Cambodia has marked 64 years since it gained independence as the US announced it would withdraw funding for de-mining operations.
The country, which was under French rule for almost a century, declared self-rule on November 9, 1953, and doves and balloons were released at the Independence Monument in Phnom Penh this week.
The French took over in 1867, taking charge of Cambodia as a protectorate after exploiting ongoing fears about aggression from neighbouring Thailand.
King Norodom Sihanouk declared independence from France in 1953 after seizing power a year earlier in a bloodless coup, but maintained good relations with Paris.
Reflecting subsequent decades of bloodshed, around 70 per cent of the population is under 30 and the number of Cambodians has almost doubled since the turn of the century.
After independence, Cambodia entered an era of US dominance resulting in vast quantities of ordnance being dropped on the country during the Vietnam war.
Around US$2 million was reportedly being invested in clearing the explosive remnants from America’s war in the region and the subsequent civil war with the Khmer Rouge.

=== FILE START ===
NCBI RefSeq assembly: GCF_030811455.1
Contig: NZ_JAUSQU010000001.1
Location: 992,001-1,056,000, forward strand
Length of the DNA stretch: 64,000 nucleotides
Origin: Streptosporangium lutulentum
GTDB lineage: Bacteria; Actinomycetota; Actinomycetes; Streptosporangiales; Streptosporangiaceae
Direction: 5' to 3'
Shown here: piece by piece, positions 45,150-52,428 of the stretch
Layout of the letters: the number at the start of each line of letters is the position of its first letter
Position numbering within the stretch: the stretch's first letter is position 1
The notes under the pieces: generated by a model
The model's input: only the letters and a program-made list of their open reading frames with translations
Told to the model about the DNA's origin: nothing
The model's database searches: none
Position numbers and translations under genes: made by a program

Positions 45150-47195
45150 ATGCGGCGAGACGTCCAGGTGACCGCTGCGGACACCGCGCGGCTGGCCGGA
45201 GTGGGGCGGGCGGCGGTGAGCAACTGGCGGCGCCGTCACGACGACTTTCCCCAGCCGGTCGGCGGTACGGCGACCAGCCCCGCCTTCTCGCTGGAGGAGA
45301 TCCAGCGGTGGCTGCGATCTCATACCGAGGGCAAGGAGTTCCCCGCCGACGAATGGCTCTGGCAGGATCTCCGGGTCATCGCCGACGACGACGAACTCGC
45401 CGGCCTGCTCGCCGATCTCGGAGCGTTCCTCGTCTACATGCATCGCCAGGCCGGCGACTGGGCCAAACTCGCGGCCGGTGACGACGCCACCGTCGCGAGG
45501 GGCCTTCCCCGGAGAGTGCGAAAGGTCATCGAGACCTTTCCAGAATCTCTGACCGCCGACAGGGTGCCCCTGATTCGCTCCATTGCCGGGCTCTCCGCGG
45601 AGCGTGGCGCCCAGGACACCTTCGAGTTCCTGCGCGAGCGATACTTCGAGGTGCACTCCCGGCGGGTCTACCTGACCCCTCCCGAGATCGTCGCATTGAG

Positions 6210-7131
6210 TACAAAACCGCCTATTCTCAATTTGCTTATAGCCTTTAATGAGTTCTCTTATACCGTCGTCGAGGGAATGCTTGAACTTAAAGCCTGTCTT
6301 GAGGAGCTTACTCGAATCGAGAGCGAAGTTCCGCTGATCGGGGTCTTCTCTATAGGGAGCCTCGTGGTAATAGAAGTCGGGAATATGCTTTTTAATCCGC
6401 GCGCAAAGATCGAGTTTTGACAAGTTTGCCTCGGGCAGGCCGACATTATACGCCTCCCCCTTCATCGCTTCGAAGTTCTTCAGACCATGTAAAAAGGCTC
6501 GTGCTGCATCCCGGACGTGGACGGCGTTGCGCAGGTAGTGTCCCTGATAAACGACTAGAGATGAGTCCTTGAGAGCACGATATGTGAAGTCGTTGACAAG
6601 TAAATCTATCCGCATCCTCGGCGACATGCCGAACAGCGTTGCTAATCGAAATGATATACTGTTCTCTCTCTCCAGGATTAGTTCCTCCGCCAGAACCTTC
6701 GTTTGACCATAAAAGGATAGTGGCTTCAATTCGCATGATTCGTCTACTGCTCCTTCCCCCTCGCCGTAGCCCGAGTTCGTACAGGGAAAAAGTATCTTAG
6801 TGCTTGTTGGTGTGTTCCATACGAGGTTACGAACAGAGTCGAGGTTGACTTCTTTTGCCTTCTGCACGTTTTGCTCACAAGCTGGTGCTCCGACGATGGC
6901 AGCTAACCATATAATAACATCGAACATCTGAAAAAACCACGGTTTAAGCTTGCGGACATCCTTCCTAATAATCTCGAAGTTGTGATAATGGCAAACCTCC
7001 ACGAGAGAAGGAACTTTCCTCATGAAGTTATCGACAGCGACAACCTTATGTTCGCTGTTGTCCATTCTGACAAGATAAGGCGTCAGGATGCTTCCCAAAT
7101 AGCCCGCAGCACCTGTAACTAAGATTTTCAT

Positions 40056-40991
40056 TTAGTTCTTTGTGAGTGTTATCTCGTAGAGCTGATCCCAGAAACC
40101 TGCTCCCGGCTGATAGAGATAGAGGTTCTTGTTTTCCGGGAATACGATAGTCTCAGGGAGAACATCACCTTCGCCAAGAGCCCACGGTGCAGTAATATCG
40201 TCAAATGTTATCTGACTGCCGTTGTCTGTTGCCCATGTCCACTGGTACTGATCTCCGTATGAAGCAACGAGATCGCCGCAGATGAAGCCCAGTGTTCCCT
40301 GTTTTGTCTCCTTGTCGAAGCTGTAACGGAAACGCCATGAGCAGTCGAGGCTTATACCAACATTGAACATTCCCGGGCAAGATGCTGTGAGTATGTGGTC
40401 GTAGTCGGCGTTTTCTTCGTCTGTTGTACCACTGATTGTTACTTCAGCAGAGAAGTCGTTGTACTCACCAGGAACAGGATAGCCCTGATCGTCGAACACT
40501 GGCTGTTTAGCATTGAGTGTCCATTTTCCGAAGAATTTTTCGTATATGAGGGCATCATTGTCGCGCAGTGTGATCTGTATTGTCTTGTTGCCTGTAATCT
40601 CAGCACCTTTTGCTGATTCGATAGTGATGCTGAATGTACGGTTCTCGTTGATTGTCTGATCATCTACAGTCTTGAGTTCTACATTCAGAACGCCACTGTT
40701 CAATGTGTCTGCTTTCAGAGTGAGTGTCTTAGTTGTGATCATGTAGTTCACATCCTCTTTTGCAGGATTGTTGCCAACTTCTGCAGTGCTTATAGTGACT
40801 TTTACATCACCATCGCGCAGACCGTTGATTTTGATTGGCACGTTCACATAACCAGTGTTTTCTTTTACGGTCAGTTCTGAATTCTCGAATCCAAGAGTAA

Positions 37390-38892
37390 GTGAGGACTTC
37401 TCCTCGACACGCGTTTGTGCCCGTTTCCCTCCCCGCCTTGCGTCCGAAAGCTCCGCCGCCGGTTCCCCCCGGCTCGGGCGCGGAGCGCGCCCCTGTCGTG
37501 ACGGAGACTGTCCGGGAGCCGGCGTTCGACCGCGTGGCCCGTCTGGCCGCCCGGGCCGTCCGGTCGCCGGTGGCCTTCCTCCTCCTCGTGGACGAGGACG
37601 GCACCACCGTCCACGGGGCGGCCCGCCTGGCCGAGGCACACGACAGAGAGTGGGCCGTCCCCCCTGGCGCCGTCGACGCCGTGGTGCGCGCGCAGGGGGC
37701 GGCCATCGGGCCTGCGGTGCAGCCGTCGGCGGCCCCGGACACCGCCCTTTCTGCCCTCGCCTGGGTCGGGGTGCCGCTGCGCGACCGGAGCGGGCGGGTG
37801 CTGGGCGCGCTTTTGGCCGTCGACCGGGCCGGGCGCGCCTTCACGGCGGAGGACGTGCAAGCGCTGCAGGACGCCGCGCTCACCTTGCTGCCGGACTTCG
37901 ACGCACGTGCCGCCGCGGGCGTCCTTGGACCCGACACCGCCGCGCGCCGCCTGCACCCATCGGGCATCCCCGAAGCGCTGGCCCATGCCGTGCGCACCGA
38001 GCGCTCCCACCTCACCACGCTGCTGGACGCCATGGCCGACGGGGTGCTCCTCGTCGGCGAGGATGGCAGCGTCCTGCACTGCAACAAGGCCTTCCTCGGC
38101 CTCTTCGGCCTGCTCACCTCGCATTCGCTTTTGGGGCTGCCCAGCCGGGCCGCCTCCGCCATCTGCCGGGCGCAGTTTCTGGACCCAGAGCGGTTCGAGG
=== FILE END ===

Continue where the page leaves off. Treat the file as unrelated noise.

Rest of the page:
Prime Minister Hun Sen said he would continue funding the operations.
The Cambodian Mine Action Centre (CMAC) and Norwegian People’s Aid, which administer the US money, say they did not know why the funding was being cut.
CMAC Director General Heng Ratana said the money covered the salaries of about 300 staff, many of whom cleared mines.
Ratana, however, added that the government would fill the US$2 million annual funding gap and continue its programme.
“I don’t know what the real dispute [is about]. We just present the facts and we work together; they never indicated any dispute that we have had, but suddenly they cut the aid,” he said.
“But we are very lucky that the government, the head, the prime minister, granted approval that he will maintain our operation as usual so that means it has no impact on our operation,” he said, adding that funding would not be affected until next year.
The United States had a moral obligation to clear up the bombs it dropped on Cambodia during the war, Ratana said, adding that the government would allow ordnance and mine removal programmes to continue without any cuts in staff.
Cambodians still pay the price for the US carpet-bombing missions. Picture credit Wikimedia